But if you don't have time, or you think this Twitter infested culture of ours means that more than ten words is too hard for people to take in, I have a slogan that sums it up. You know that one, too. Every kid in America knows it, in fact.

Liberty and Justice for All.

There's no chance of winning the election, of course. Who would ever vote for stuff like that?

10 February 2010

Beware of What You Pray For

I have been telling my church that we have a mission to be a spiritual crossroads for our community, a place where different communities and ideas meet and engage one another. This week it came true in a big way.

On Tuesday, our commemorative Duncan Littlefair Great Speakers group brought Dr. Sherwin Nuland (How We Die) to speak. This evening we hosted our neighbor, the GR Community College, in bringing Angela Davis to speak. Tomorrow we host the St. Olaf College Choir

I am not a night person. This is hard. But it is so good to do.

04 February 2010

Hippo, Birdie, Two Yews.

That was the cute card I got on a birthday years ago. But hey, I remember it, right?

Yes, today is the day, which has rarely been especially fortunate. Remember, it is early February. In Michigan. I feel blessed that is is nearly freezing out there. Some of the ice is looking a little soft. Yay! And look at a few people and events that share the day - Dan Quayle, David Brenner, The formation of the Confederate States of America, the kidnapping of Patty Hearst.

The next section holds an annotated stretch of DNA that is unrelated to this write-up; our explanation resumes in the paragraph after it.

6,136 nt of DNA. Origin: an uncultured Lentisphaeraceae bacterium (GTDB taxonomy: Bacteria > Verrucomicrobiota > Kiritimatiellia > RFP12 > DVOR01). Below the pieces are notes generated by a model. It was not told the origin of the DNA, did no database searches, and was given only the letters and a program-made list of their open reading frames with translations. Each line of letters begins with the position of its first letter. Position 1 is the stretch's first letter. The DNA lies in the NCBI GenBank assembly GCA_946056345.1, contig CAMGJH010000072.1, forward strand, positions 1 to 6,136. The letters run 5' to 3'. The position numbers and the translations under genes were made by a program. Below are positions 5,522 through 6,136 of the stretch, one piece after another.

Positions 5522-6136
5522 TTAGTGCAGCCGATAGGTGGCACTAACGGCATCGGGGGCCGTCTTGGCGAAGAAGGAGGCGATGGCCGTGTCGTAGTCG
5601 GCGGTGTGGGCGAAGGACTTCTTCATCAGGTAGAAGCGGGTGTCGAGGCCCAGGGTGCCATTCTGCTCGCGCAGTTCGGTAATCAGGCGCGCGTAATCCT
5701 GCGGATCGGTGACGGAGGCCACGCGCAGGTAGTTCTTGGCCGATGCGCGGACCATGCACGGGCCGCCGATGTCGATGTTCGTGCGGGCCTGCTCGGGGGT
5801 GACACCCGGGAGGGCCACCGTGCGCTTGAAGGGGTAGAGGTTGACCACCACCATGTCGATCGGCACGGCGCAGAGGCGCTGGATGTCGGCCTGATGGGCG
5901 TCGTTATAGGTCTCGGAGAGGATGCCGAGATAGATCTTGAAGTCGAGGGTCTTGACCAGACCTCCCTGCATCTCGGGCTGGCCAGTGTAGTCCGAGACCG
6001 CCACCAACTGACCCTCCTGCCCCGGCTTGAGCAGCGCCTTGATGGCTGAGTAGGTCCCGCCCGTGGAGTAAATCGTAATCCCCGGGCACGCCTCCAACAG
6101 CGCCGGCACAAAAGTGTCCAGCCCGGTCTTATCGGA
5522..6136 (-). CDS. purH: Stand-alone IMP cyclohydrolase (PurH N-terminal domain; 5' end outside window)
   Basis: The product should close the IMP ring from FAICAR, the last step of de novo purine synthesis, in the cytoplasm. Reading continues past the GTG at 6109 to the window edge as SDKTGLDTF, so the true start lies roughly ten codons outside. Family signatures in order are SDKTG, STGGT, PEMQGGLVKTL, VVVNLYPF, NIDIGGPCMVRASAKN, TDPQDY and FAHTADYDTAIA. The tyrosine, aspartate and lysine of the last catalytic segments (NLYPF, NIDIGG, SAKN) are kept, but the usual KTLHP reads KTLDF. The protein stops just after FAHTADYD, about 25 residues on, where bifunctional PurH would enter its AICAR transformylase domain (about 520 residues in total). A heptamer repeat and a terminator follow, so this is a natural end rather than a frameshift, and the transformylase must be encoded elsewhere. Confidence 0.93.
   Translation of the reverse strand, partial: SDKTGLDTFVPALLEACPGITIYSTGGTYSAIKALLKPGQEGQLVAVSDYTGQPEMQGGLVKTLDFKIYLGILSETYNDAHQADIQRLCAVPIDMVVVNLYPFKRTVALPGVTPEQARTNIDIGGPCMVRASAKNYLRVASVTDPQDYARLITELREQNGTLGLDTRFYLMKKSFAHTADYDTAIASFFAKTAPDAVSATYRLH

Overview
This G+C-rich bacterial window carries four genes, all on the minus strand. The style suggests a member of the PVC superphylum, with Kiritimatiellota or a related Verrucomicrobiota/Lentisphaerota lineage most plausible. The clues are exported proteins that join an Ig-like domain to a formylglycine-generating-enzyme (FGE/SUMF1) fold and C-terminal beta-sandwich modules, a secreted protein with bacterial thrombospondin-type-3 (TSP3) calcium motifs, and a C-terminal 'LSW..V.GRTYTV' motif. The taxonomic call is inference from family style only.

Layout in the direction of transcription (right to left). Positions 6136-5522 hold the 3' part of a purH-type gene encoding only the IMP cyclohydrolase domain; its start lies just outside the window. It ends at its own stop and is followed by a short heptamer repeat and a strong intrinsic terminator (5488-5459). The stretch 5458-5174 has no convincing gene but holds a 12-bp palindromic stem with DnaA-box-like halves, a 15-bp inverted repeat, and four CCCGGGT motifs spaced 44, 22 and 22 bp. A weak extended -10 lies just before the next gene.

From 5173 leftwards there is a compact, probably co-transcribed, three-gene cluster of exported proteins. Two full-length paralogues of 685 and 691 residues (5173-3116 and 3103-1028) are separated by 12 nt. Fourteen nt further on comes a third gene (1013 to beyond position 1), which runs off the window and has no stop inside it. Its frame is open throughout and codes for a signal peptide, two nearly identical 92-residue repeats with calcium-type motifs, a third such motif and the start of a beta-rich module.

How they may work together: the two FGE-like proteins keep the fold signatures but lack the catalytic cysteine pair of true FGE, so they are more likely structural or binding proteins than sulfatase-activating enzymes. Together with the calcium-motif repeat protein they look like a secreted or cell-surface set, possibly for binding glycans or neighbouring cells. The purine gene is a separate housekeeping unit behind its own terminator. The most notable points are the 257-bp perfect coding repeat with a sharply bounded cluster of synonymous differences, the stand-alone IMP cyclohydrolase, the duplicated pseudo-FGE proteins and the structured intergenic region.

But that my birthday has not been especially lovely over the years I count as wise. Let's face it, I had nothing do with it. The day you are born is momentous, that particular day, as without it you would not exist. But marking the anniversary of it as some sort of personal holiday seems to me unwise.

For me, it has been, especially since turning 50, a moment of reflection and reckoning.

It reminds me that I really am a gift, and that this gift I have of being alive is amplified by being male and white and straight and American and educated and healthy. After all, most people lack most of those things. Talk about gifts I don't deserve.

And it reminds me to ask what I have done with this gift. The accumulating numbers tell me that this is not endless. It will go away eventually, and at my age (57) the portion ahead is definitely smaller than the portion behind. As this gift is dwindling every day, what should I do with it?

For some folks, fortunate ones like me, the answer is to form some 'bucket list' of things to do before you die. A fellow wrote a book listing the 1000 places you should see or things you should do before you die. They were adventures and stuff. He died before finishing them.

But when I ask what I should do I am asking what should I do with this gift that will outlast me? Yes, I would love to see the Great Wall, Petra, Great Zimbabwe and Angel Falls. I hope to enjoy the blessing of grandchildren and continued improvement in my piano playing. But when I die, these experiences die with me. On my birthday I am asking what I should do that will make my having lived a plus for the world, a net improvement. Every year I look back and see that I could have done more. Every year, though, I have done a little more than the year before. Gave more money, did more service, been more forgiving and needed less forgiveness. It will never be enough, but even a little more may make a difference eventually.

And heck, there's always next year!